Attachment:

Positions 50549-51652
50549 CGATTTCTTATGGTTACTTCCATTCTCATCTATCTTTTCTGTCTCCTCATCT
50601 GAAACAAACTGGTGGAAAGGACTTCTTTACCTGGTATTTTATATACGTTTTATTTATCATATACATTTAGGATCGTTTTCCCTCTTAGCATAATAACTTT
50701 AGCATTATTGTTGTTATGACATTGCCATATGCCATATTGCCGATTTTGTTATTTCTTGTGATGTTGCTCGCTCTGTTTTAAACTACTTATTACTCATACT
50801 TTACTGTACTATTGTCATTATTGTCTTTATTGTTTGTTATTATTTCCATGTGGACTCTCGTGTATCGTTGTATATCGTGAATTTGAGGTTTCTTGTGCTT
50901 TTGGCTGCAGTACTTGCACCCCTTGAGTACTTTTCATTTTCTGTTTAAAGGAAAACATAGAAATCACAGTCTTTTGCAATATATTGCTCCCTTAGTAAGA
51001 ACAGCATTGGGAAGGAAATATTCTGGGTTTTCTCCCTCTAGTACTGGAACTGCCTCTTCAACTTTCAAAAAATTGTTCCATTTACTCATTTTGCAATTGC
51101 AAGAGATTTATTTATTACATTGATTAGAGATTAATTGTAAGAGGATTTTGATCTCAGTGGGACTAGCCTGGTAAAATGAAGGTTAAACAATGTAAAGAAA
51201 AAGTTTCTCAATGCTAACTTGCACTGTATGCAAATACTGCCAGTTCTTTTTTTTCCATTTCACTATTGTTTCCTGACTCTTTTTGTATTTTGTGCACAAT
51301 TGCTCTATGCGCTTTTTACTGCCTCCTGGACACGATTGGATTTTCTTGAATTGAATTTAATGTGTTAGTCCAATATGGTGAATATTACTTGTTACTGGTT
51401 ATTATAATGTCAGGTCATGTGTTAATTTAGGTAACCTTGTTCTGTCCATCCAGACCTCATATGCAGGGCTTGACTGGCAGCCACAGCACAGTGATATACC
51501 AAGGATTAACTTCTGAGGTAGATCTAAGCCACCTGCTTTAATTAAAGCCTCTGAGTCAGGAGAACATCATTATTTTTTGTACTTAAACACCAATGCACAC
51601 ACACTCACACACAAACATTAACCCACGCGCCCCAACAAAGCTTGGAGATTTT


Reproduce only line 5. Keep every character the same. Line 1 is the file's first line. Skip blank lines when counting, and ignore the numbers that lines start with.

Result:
50801 TTACTGTACTATTGTCATTATTGTCTTTATTGTTTGTTATTATTTCCATGTGGACTCTCGTGTATCGTTGTATATCGTGAATTTGAGGTTTCTTGTGCTT